Back in April I wrote a report on an abandoned Soviet propaganda centre in Bulgaria. The complex was built in 1974, and topped with a towering cubist memorial entitled The Park-Monument of the Bulgarian-Soviet Friendship. On that first visit I discovered that the monument was more than it seemed... but this time I managed to dig deeper still, exploring the warren of tunnels that make up a vast nuclear bunker hidden away beneath the memorial itself.

The Park-Monument of the Bulgarian-Soviet Friendship

Urban Exploration | Propaganda Centre Revisited, Bulgaria

When I first visited the monument, I did so merely to admire a striking heirloom of Bulgaria's communist past. Measuring 23 metres tall by 48 wide, this is one of the largest such structures that remains standing in Eastern Europe. As it turned out however, I was able to find a way inside the monument - whose hollow interior contained a network of tunnels, passages and conference halls. In addition to that, a stairway located inside one of the 'legs' of this vast concrete trapezoid led me down into the hollow hill beneath; which once housed a Soviet propaganda centre and bookshop, intended for the local distribution of Marxist-Leninist literature.

From this subterranean level a grand stairwell descended further still. I followed it all the way down to an imposing double doorway, which stood chained, barred and welded shut against intruders. All of my research pointed to the existence of a nuclear bunker built beneath the centre, in keeping with the Cold War tradition. While I knew I was tantalisingly close, for now the trail ended at these hermetically sealed gates, deep beneath the earth.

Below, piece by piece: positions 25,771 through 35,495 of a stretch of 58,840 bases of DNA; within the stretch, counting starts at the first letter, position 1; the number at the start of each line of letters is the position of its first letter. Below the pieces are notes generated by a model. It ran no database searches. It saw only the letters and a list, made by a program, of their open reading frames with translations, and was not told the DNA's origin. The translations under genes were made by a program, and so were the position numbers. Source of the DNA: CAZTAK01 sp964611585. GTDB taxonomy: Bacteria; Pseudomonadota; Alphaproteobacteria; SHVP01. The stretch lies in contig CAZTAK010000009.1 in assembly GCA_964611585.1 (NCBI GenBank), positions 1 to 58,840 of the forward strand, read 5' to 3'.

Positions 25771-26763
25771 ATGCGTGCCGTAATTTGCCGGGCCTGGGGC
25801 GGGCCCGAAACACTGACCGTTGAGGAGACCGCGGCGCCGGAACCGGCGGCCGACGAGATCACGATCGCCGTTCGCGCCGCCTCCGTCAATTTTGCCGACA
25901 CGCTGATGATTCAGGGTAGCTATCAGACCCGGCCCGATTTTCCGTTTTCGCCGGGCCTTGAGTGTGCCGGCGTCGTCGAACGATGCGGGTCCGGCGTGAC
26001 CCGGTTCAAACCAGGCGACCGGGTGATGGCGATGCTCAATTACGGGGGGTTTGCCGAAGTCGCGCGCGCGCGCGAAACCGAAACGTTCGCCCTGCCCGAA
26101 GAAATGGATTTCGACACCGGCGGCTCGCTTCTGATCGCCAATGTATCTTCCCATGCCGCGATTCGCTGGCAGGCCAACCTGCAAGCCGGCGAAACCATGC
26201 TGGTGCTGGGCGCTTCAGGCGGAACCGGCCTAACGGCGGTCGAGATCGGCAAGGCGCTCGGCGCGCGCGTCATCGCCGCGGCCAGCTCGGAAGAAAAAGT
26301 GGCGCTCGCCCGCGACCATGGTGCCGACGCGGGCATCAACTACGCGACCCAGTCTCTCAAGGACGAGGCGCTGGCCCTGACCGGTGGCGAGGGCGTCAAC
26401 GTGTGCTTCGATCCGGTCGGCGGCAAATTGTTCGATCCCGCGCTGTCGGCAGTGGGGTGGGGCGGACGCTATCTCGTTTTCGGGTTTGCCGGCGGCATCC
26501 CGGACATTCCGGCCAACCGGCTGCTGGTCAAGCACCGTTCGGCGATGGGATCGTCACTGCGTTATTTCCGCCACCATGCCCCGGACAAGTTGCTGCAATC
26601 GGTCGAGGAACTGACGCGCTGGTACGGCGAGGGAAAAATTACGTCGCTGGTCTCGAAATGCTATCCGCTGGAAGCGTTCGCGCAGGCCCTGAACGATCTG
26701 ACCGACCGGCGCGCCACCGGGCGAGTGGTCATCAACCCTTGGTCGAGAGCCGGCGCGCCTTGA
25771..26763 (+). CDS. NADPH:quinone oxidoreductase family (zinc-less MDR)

Urban Exploration | Propaganda Centre Revisited, Bulgaria

My original post on The Soviet Propaganda Centre had a strong response, and remains to date my most-read report on urbex in Bulgaria. From the feedback I received, it seemed I wasn't the only one eager to find out what was hidden behind that vast subterranean bulkhead... and so when I received an email from a local Bulgarian explorer who claimed to know another way in, how could I resist?

The Soviet War Bunker

My guide Svilen is a keen photographer and filmmaker. He had already paid numerous visits to the site, and had explored extensively in the bunker beneath. We met at a café early one afternoon and drank Irish coffees before heading out to the monument, located on the city outskirts.

Urban Exploration | Propaganda Centre Revisited, Bulgaria

On previous visits I had followed the flight of austere stone steps that form the main approach up to the imposing monument above; instead Svilen led me around the side of the hill, following a footpath that skirted a circumference beneath the dappled shade of thick green canopies. Pausing at a clearing in the bushes roughly a quarter of the way around, he gestured towards the mound itself - and there, set deep into the vegetation that bordered our path, I spied the rocky opening.